An update by The Pension Regulator
25 May 2019
This article was featured in the June 2019 issue of the magazine.
The Regulator provides information on its compliance enforcement role
The Pensions Regulator (‘the Regulator’) is continuing to be clearer, quicker and tougher to ensure savers are protected and saving into safe and secure pension schemes. We have been working to tackle criminality as well as intervening to persuade employers, advisers, providers and trustees to do the right thing without us having to take court action.
Recent enforcement firsts include:
the launching of our first money-laundering prosecution
the securing of our first convictions for fraud and making prohibited employer-related investments, and
the first defendant being jailed after prosecution.
The jailing of accountant and pension scheme trustee Roger Bessent for fraud and making prohibited employer-related investments showed that the courts will not tolerate abuse of the system. Judge Nicholas Barker highlighted that the defendant had breached the trust that the whole pensions system is based on – that savers can rely on pension scheme trustees to invest their funds prudently so they are available for their retirement.
...setting a long-term funding target and agreeing a clear strategy...
DB scheme funding
The Regulator recently published the Annual Funding Statement which clarifies how it expects trustees and employers to fund a defined benefit (DB) scheme. This is particularly relevant to those conducting valuations with effective dates between 22 September 2018 and 21 September 2019.
Compared to previous years, we have put additional focus on scheme maturity, more emphasis on employers and trustees establishing a long-term funding target and, for the first time, set out expectations on investment and covenant. Trustees and employers should be setting a long-term funding target and agreeing a clear strategy, or journey plan to achieve it, recognising how the balance between investment risk, contributions and covenant support may change over time.
We have articulated how a comprehensive approach to integrated risk management should allow schemes to ensure they only take an appropriate level of risk with investments. This is an important approach that helps trustees to assess, prioritise and manage the employer covenant, investment and funding risks, only taking investment risk where it can be supported by the covenant.
Since the majority of DB schemes are closed to new members and future accrual, we expect scheme maturity issues to assume greater significance for setting funding and investment strategies in the future, particularly where schemes are experiencing high levels of transfer values.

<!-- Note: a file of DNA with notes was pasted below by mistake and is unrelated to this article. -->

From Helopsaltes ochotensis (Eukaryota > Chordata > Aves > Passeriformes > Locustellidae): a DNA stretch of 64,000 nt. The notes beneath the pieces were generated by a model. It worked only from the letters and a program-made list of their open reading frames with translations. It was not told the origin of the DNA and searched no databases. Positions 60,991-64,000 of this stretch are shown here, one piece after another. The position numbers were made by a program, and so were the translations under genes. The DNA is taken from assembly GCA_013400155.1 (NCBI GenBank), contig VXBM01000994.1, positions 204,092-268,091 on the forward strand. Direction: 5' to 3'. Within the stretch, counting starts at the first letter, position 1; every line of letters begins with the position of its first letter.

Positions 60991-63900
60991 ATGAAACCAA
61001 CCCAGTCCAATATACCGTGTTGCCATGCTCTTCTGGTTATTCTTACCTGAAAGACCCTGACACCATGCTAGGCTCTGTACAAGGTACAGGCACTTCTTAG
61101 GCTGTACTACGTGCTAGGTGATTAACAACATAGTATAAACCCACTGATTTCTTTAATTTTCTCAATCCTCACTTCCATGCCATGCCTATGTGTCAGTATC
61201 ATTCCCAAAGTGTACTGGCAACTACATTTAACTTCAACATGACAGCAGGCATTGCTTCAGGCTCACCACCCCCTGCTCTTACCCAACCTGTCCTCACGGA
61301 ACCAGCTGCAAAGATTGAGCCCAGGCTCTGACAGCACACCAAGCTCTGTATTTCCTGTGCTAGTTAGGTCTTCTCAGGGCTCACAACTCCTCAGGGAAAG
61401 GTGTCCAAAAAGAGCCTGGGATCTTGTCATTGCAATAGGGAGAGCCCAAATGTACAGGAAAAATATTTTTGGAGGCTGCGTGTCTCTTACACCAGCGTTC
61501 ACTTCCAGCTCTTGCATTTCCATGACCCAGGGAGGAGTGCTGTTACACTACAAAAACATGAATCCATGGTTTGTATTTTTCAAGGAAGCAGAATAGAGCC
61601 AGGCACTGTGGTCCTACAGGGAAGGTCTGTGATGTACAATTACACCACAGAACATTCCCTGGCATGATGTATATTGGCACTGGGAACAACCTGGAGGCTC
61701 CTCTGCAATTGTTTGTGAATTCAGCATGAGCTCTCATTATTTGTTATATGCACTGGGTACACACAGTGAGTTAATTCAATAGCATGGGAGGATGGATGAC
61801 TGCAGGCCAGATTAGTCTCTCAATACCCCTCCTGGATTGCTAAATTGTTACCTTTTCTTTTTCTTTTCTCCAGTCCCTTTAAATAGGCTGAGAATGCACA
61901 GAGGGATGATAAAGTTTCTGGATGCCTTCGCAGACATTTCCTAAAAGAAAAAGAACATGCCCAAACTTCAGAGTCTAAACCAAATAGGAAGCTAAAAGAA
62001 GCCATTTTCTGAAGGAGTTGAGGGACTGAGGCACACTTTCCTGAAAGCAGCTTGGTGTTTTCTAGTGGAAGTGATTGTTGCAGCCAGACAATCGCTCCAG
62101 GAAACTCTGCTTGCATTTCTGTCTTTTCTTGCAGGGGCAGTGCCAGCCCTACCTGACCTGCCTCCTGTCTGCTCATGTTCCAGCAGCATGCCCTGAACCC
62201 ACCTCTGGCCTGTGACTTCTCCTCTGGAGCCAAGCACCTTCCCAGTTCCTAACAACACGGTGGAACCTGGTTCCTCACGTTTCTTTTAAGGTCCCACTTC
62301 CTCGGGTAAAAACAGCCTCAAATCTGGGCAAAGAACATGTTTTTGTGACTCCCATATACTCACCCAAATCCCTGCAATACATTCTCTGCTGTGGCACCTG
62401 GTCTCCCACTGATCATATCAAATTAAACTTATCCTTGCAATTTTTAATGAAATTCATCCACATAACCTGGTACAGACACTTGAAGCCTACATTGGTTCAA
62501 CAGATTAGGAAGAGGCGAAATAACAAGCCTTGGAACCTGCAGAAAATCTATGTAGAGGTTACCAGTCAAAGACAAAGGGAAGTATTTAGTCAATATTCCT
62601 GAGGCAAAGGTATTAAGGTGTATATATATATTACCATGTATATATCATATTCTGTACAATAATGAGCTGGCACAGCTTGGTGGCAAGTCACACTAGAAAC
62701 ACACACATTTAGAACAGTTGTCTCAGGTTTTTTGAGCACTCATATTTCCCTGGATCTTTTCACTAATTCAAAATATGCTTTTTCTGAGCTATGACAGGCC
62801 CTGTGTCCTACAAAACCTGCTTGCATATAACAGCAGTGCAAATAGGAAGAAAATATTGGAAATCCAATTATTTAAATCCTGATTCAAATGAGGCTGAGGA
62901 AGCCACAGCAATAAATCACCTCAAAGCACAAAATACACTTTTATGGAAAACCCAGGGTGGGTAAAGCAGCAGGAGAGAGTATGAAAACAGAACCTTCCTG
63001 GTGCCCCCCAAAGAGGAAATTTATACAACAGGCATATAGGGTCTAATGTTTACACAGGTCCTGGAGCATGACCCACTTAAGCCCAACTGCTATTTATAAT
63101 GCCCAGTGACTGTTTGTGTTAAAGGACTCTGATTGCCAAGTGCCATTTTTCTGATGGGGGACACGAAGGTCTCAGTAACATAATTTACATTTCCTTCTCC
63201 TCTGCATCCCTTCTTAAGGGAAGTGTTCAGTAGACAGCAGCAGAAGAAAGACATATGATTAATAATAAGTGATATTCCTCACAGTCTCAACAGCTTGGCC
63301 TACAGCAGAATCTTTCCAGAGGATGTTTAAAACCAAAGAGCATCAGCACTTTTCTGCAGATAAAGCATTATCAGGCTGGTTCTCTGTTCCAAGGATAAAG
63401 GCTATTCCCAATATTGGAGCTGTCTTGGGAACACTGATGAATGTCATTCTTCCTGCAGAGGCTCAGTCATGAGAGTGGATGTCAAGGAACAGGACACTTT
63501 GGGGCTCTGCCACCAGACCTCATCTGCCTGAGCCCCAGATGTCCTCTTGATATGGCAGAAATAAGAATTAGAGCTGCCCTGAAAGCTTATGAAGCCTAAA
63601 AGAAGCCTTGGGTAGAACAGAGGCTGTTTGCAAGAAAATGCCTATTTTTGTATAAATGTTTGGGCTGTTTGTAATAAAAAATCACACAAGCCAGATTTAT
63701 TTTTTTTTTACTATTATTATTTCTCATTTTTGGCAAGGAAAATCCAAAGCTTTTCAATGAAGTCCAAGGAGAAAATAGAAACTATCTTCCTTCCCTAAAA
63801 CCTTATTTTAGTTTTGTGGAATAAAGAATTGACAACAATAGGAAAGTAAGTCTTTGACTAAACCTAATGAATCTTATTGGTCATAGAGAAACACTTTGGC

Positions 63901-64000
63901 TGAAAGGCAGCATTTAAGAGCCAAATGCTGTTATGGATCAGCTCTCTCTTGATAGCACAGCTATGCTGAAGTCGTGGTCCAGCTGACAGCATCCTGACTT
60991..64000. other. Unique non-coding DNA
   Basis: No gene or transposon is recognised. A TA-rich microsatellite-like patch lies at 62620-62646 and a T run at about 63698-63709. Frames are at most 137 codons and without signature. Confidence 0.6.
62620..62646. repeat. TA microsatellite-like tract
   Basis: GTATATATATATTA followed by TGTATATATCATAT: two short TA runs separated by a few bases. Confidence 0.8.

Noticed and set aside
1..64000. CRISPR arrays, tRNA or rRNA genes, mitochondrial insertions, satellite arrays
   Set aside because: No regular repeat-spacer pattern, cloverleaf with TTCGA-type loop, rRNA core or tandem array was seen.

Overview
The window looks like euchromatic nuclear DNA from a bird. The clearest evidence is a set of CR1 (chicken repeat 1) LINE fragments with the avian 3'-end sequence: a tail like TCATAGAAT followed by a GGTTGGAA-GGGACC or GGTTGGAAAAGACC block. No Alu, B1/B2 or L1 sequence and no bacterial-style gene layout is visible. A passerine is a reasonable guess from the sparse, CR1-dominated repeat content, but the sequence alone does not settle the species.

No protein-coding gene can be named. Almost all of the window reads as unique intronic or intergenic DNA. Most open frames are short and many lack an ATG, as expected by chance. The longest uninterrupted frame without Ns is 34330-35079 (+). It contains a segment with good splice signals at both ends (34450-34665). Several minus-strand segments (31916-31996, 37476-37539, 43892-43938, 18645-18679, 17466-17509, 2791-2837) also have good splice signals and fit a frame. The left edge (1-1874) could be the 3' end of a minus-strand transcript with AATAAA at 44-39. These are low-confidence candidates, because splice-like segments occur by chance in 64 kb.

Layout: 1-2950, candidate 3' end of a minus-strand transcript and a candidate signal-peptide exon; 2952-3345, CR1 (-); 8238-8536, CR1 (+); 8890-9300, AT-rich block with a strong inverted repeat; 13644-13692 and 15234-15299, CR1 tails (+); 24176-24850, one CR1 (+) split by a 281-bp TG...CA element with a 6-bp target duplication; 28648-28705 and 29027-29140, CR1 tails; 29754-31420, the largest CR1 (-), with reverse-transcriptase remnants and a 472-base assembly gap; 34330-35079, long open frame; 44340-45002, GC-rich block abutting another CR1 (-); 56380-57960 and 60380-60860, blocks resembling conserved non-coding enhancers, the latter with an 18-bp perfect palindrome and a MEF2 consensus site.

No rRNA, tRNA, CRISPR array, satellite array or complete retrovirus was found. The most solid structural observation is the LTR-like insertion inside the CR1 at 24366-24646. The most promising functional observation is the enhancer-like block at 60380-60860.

This year we are contacting more schemes before triennial valuations are submitted to identify potential risks which could impact on members.
Following the official closure of the window for master trust applications for authorisation, we are working to assess the large volume of submissions received. We are confident we will process them within the legal timeframe and will update weekly the list of schemes which have achieved authorisation.
Authorisation puts safeguards around master trusts by ensuring they are run by fit and proper people and have the right systems, processes, plans and finances in place. We are looking forward to a market of master trusts which millions of pension savers can have confidence in. We will: maintain a close relationship with authorised schemes as part of our supervision work to ensure standards continue to be met; and continue to oversee the exit from the market of those that did not apply or receive authorisation.
Where a master trust is being wound up, trustees must provide us with a plan of how they will transfer out members’ assets. We will analyse elements of the transferring and receiving schemes, challenging trustees where necessary, to ensure members get the best outcomes. Where trustees are managing an exit well, we will take oversight and have regular engagement, but if there are concerns about an exit our engagement will be more frequent and intense.
Action to protect savers
The Regulator’s recent compliance and enforcement bulletin showed that between September and December 2018, we used our powers 21,814 times. This is in line with the volume of employers with responsibilities and demonstrates that we will not tolerate staff missing out on the pensions to which they are entitled.
Darren Ryder, director of automatic enrolment at the Regulator, commented: “Employers do not save money by failing to make contributions as payments must be back dated so staff receive what they are due. Ongoing failure to make the correct payments may lead to a fixed penalty or escalating penalty notice.
“Working with government, the pensions industry and adviser community we’ve changed the savings culture. Automatic enrolment is now business as usual for employers, staff now expect a pension as part of their jobs and 84% of staff are now saving into a workplace pension.
“Let’s ensure this success continues and that people continue to save and to save more.”